Aaron Gudmunson

23323(1)Using a first edition, signed copy of The Complete Works of Shakespeare (heh), I lured Aaron Gudmunson into isolation and slammed the door behind him.  He agreed to answer a few questions in exchange for a map of the catacombs.


Why writing?  What drew you to it? Why do you continue?

Love of reading begat my love of writing. Growing up, my parents read constantly. Novels, newspapers, magazines — everything and anything. They extended their love of literature to me by reading to me every night before bed. It wasn’t long before I was telling them that if someone else could write those books, I could too. My first story, circa age 5, was called “The Beast-Person” and involved a humanoid creature who terrorized any hapless traveler who mistakenly entered its cave.

If you were freezing to death and the only thing left to burn were the books in your library, what 5 books would you burn last?  (And yes, everything else burnable has been burnt.)

I simultaneously love and hate this question. Love, because I get to discuss some of my favorite books. Hate, because the thought of burning books is utterly shudder-worthy. The five books I would burn last, in no particular order, are:  The Complete Works of Shakespeare, Twain’s Huckleberry Finn, Harper Lee’s To Kill a Mockingbird, The Complete Stories of Edgar Allen Poe, and my signed copy of Ray Bradbury’s Fahrenheit 451 (obviously, since it’s a tale about the evils of book-burning!).

What’s the most challenging thing you’ve done (in life or in writing (your choice))?

Being the parent of two young children is far and away the most challenging thing I’ve yet attempted — much more so than pounding out a clunky 100,000 word novel. However, parenthood is also the most rewarding thing I’ve ever been a part of. I learn something new every day.  My kids make me a better, more complete person.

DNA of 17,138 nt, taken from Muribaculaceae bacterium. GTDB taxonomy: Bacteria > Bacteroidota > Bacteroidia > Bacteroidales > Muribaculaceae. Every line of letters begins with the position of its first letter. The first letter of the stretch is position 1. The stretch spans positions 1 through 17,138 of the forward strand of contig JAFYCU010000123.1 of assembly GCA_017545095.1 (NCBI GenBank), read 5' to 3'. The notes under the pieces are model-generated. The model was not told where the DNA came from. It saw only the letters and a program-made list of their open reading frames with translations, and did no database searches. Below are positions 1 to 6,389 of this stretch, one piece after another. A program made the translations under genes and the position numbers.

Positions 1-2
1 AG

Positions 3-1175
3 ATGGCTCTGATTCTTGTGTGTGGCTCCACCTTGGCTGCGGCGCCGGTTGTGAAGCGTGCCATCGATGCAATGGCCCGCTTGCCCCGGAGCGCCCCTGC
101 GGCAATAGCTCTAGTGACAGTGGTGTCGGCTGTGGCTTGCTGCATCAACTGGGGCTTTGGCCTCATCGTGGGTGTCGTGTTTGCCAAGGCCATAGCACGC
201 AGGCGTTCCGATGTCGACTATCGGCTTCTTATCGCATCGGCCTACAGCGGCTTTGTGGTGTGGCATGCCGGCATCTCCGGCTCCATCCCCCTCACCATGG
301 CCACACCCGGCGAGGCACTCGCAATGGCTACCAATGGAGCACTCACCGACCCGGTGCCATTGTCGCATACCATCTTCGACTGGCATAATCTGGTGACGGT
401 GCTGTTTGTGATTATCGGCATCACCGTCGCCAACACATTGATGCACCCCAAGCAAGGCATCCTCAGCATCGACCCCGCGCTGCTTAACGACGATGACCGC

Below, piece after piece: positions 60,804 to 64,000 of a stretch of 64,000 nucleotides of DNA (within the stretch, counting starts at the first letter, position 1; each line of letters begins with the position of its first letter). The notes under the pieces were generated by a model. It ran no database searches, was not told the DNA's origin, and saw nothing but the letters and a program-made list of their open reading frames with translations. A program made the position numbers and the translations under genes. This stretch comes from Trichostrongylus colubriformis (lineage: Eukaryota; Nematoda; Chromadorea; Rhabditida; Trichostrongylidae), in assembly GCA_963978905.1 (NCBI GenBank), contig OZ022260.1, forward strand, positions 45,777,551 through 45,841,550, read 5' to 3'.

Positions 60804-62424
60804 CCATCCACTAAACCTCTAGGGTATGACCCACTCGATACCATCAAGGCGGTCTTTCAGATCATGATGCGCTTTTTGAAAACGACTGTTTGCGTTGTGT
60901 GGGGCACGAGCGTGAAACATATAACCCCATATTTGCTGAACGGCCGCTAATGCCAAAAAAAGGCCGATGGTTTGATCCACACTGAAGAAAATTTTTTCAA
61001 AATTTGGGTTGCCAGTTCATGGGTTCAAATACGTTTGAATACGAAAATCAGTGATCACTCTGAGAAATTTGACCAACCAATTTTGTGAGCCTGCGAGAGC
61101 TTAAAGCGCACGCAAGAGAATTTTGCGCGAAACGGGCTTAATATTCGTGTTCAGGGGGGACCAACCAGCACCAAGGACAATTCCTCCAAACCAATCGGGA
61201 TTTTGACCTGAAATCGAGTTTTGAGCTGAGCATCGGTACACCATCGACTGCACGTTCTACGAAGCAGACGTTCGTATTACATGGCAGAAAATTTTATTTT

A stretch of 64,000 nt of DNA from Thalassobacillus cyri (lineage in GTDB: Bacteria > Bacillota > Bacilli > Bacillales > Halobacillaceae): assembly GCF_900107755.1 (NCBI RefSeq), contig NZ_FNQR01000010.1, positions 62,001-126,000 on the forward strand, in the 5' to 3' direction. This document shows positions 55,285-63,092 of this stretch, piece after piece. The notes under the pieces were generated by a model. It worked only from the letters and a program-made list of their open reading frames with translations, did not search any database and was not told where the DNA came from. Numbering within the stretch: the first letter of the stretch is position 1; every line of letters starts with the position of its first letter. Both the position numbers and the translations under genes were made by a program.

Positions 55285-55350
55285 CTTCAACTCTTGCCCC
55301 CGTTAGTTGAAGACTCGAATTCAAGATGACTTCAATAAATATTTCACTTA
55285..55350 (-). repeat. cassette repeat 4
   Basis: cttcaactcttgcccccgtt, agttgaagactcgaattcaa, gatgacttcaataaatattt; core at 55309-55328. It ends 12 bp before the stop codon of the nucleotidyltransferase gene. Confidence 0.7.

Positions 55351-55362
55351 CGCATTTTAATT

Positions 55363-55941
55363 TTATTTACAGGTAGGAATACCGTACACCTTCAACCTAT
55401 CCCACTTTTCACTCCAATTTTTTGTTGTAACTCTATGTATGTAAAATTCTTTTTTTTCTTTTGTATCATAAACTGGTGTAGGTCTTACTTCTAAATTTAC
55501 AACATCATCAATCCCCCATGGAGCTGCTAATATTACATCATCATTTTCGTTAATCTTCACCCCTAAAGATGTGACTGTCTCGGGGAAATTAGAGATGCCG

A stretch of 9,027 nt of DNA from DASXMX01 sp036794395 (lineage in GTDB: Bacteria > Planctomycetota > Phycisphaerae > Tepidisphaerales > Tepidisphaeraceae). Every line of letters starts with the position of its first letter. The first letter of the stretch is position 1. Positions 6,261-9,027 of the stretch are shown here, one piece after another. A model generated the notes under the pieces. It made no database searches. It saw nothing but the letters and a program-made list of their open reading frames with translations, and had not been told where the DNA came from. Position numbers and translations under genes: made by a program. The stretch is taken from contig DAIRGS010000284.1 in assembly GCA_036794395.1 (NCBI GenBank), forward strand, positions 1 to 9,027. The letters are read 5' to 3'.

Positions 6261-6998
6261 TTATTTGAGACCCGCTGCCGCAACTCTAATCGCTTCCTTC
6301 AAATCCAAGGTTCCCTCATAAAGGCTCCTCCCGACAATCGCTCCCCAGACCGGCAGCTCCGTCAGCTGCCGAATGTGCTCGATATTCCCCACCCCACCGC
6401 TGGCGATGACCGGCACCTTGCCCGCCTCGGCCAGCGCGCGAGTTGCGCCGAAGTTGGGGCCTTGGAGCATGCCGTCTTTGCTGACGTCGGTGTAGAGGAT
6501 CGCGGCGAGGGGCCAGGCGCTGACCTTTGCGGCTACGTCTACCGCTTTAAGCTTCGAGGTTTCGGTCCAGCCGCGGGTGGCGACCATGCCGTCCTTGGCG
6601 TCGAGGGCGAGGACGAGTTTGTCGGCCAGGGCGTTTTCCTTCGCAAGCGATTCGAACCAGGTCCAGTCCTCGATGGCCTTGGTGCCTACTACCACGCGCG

What’s one word or phrase that drives you nuts?  Why?

The phrase “it is what it is” raises my hackles because of its implicit defeatist and complacent attitude. Someone who says that is verbally throwing in the towel. I prefer to say “it isn’t what it is” — and then go do something about it.

Do you have a favorite character you’ve created?  If so, who is it and why?

Terrible Teddy inhabits a special red plush chamber of my heart. In a rare non-horror story called “Sneakers” (appearing in Empirical Magazine’s August 2012 issue), an inner-city homeless man searches for a way to protect his feet so that he may continue his day-to-day survival. Just when he is ready to give up, he discovers a pair of Chuck Taylor All-Stars dangling by their laces from a streetlight at the mouth of his alley. His desperate bid to retrieve them is stemmed when he discovers something unexpected inside them. Teddy, to me, personifies hunger and survival, hope and regret. He is the most human character I’ve attempted to create and probably the most sympathetic.

Creepiest place you’ve ever been?  Has it appeared in your fiction?  Why or Why not?